Why some Australian supermarkets have started rationing eggs

If you’ve noticed empty supermarket shelves, changing local food menus, or skyrocketing prices for your favorite poached eggs, you’re not alone.

Australia is in the midst of an egg shortage, caused by a variety of factors. Here’s what you should know:

what’s going on?

Across Australia, eggs are the latest item to be hit by supply chain problems, following lettuce and chicken shortages and toilet paper shortages early in the COVID-19 pandemic.

Supply challenges appear to be market-wide, with all major retailers affected in some regions.

Some have introduced purchase limits, while others have increased prices. Some stores have completely bare shelves.
When it comes to eating out, many hospitality businesses are changing menus or raising prices on egg-based products, said Wes Lambert, director of the Australian Foodservice Advocacy Group.
“If there is a disruption in the supply chain or an increase in supply chain costs, there are only a handful of things that businesses can do,” he said.
“If you can get a supply, it’s usually a price increase that should be passed on to the customer if possible, and possibly a change to a different product or ingredient.

“But without eggs, it’s hard to put a poached egg on toast or a scrambled egg on toast.”

Why are you short?

Many factors contribute to the shortage, but it is essentially a case of demand exceeding supply.
According to Egg Farmers of Australia, the industry has been hit by a number of issues in recent years, including bushfires, floods, droughts, rat epidemics, the impact of COVID-19 and rising production costs.
Lambert said there are four main factors, adding: , and finally, Australia is experiencing a severe labor shortage.

“All of this combined created a perfect storm and increased costs significantly, which is something diners are definitely seeing on the menu.

how does it affect me?

For consumers, the impact of egg shortages is being felt in both access and prices.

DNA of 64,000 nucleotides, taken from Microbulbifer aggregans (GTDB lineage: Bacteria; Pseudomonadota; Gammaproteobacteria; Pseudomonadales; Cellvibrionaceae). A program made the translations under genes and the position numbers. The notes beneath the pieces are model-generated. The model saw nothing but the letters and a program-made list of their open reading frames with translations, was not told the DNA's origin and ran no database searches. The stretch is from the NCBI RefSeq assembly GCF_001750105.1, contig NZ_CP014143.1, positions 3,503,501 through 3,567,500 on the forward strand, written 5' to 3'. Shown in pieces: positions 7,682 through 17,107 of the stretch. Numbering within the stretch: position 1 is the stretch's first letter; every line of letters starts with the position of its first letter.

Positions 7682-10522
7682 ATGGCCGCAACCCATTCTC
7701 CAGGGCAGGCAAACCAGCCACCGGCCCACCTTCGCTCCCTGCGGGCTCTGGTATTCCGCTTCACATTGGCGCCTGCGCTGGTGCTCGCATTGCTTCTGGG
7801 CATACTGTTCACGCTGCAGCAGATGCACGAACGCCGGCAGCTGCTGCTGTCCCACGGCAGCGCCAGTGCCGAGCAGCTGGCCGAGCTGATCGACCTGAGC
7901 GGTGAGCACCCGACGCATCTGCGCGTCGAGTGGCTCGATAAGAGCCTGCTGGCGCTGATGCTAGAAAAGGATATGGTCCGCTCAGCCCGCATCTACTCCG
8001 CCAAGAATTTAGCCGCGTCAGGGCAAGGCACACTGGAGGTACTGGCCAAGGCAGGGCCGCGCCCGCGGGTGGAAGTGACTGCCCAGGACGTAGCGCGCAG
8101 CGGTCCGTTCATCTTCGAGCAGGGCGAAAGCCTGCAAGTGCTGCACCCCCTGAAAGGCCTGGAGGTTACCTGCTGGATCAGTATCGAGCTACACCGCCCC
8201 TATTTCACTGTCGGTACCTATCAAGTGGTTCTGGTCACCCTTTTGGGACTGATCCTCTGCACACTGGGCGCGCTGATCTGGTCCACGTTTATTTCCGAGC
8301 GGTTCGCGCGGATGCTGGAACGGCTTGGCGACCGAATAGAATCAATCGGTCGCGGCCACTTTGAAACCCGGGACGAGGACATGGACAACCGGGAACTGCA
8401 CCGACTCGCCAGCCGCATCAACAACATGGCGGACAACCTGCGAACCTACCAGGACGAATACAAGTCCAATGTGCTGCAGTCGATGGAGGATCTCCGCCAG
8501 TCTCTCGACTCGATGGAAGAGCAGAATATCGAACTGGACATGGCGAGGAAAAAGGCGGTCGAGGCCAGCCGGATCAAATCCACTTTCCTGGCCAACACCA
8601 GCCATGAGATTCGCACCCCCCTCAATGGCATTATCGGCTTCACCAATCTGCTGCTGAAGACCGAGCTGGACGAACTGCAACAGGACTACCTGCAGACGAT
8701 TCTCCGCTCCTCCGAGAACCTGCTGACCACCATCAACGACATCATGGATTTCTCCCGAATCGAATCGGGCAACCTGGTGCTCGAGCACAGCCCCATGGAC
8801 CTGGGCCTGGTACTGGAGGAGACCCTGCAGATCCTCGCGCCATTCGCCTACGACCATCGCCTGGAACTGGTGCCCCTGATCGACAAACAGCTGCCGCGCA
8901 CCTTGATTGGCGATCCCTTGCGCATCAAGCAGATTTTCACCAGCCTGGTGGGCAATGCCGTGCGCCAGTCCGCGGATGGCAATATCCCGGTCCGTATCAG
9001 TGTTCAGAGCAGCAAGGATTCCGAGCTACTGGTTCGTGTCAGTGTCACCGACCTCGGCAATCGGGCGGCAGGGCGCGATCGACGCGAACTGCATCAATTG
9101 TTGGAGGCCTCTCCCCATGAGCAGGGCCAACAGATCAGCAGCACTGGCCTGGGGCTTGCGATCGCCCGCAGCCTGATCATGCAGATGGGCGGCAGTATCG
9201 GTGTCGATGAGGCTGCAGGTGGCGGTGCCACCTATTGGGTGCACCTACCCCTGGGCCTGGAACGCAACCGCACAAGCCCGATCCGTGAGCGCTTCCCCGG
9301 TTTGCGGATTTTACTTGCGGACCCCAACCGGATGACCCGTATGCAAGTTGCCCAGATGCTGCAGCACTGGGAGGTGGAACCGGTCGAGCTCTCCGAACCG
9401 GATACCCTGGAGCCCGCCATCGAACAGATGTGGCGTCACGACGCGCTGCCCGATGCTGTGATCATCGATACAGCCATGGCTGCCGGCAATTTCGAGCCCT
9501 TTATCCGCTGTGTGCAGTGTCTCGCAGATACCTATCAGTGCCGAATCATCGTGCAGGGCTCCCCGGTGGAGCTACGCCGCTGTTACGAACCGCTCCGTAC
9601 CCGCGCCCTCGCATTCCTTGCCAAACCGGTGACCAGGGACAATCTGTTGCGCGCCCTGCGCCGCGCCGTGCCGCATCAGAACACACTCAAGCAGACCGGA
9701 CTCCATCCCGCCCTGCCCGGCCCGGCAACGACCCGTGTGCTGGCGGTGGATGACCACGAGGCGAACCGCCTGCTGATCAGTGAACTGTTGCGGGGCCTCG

Some supermarkets, such as Coles Group, have introduced a two-pack product limit per customer.

Some supermarkets, such as Coles Group, place limits on the number of eggs customers can purchase. sauce: SBS News / Reine Tamer

Customers can also expect to pay more for meals at cafes and restaurants, Lambert said.

When it comes to supply shortages, he says hospitality operators have limited options.
“[Companies]are definitely seeing an increase in egg prices, and that will certainly be passed on to customers,” he said.
“Such shortages have been going on for weeks and months, and the hospitality industry has passed on these increased costs to higher menu prices.”

Food shortages combined with rising operating costs have led many hospitality businesses to raise prices by up to 15 percent, Lambert said.

How is COVID-19 related?

Matthew Fenech, owner of egg producer Fenech Family Farms, said COVID-19 was a key factor in the gap between supply and demand for his business.
“During the COVID-19 epidemic, sales were down, so we had no choice for the last two years. I was.

“And as demand picks up, it takes longer to replace those goods, so supply isn’t picking up that fast.”

Rowan McMonies, managing director of Australian Eggs, a research and development company that serves egg farmers, said farmers can usually meet demand throughout the year through planning, but the disruption caused by COVID-19 has made this difficult. said to have become
“When the lockdown ended last year, retail egg demand dropped immediately, sending a signal to farmers that they needed fewer eggs,” he said.

“However, eggs have recovered much faster than expected, with demand for eggs increasing in the last 12 months.”

Does this happen every year?

Since the outbreak of the COVID-19 pandemic in 2020, severe food shortages have been highlighted, but general shortages of fresh produce and other foodstuffs are a somewhat common occurrence.
In winter, for example, free-range farms often experience lower yields, says Fenech.
“There are periods of oversupply and low demand…just like fruits and vegetables,” Fennec said.

“The market goes up and down all the time, but it’s never been this extreme.”

When will things return to normal?

Fenech said it’s nearly impossible to predict when the shortage will end, but the process of increasing supply to meet demand will take months.
“By the time you decide[to increase your supply]put the eggs in the incubator, hatch those eggs, raise those chickens…you’re looking at six to eight months,” he said. Said.

“I think you have to get through it. Chickens are not like toilet paper. You can run a machine 24 hours a day, but a chicken just needs to lay one egg.”

Why some Australian supermarkets have started rationing eggs

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